In terms of efficiency, Romo had perhaps his worst season in the NFL. Below, I charted Romo’s passer rating and YPA since 2006 in terms of how closely he was to reaching his career-high in each category.

Romo’s passer rating was the worst it has ever been in his career at only 88.3 percent of its peak. That’s concerning, but not to the same degree as Romo’s low YPA. Averaging just 7.57 YPA, Romo’s efficiency was the lowest it has ever been in a full season. Unlike passer rating, YPA isn’t skewed by touchdowns and interceptions—both relatively low-frequency events that are somewhat fluky. While there’s certainly reason to be concerned over Romo’s 19 interceptions, the fact that he turned in such a low YPA should be even scarier because it’s more representative of Romo’s true play.

Of course, Romo’s 2012 season will be marred by a recency bias—the tendency to inflate the importance of the most recent events—because he showed horribly against the Redskins in Week 17. Many will use that as evidence that Romo doesn’t play well late in the season (or late in games, or in close games), but they shouldn’t. Prior to 2012, Romo was just as good late in the season as he was earlier, and he even posted a higher passer rating in the fourth quarter than the first three.

See the rest, including the grade, at Dallas Morning News.


Tony Romo’s 2012 Stats Versus the Blitz

At DallasCowboys.com, I broke down Romo’s 2012 stats against various defensive looks.

Coming into the 2012 season, quarterback Tony Romo generally performed about as well against the blitz as he did when defenses sent four or fewer rushers. From 2009 to 2011, his 93.7 overall passer rating against the blitz was comparable to his rating when not blitzed.

However, Romo has traditionally been at his best when defenses don’t disguise their intentions; that is, when defenses showed blitz and then sent five or more rushers, Romo has thrived. It’s when defenses try to fool Romo by either faking a blitz or lining up conservatively and blitzing that the quarterback has struggled.

In 2012, however, we saw a shift in Romo’s play. This year, Romo was actually at his best when defenses disguised their looks. Below, I’ve sorted all of Romo’s throws based on what the defense did pre- and post-snap. The first letter (N or Y) details whether or not the defense showed blitz and the second tells whether or not they indeed sent at least five rushers.

N/N: 255-for-384 (66.4 percent) for 2,897 yards (7.54 YPA), 20 TD, 10 INT

N/Y: 67-for-104 (64.4 percent) for 923 yards (8.88 YPA), 5 TD, 2 INT

Y/N: 48-for-65 (73.8 percent) for 467 yards (7.18 YPA), 0 TD, 1 INT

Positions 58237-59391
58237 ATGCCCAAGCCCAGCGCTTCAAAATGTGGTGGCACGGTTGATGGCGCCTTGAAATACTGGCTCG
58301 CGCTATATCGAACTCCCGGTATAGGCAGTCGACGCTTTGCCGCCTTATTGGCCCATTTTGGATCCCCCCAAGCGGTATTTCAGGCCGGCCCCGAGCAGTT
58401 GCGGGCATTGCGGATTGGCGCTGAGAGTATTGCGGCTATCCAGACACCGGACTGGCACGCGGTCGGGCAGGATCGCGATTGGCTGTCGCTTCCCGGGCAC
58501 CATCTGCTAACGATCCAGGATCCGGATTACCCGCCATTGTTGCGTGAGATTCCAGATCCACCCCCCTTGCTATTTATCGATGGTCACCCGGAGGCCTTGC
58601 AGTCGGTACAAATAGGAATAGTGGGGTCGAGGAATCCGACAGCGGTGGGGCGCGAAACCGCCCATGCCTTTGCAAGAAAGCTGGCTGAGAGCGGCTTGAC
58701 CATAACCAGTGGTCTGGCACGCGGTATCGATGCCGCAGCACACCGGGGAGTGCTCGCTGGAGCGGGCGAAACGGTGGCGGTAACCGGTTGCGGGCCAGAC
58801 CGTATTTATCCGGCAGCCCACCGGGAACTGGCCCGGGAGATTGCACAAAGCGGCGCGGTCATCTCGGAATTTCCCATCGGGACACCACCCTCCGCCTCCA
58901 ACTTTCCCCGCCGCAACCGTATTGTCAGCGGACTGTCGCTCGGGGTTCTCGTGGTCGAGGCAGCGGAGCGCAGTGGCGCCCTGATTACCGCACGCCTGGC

Y/Y: 55-for-95 (57.9 percent) for 616 yards (6.48 YPA), 3 TD, 6 INT

See the whole post at the team site.


Grading the ‘Boys: Ryan Cook 2012 Grade

My latest “Grading the ‘Boys” post is up at Dallas News: an analysis of center Ryan Cook.

The Numbers

As I did with every lineman, I tracked the average length of carries behind Cook in 2012. Cook was at the point-of-attack on 105 of his 293 run snaps, and Cowboys running backs averaged 3.41 YPC on those rushes. That number looks poor on the surface, but there’s one reason it’s better than you think. The majority of the runs on which Cook was at the point came with guard Mackenzy Bernadeau—and not Nate Livings—at the point. As I detailed in my analysis of Bernadeau’s season, the guard struggled mightily this year, dragging down the YPC of the blockers around him.

Cook was hardly dominant in the running game, especially when you consider his size, but he was superior to Bernadeau. There’s evidence of that in the location of runs behind Cook; those with Bernadeau also at the point averaged only 3.10 yards. In comparison, rushes with Cook and Livings at the point—and not Bernadeau—totaled 4.40 yards.

In pass protection, Cook was one of the Cowboys’ better performers. Earlier this year, I broke down the pressure and sack rates for Cook and every other lineman. Then, I compared those rates to top players at their respective positions, assigning them a rating of how they stacked up. In those 2012 linemen ratings, Cook—who allowed two sacks and pressure on 2.2 percent of his snaps—received the highest grade. Cook was actually on par with many other top 10 centers from around the league.

See the whole article and Cook’s grade.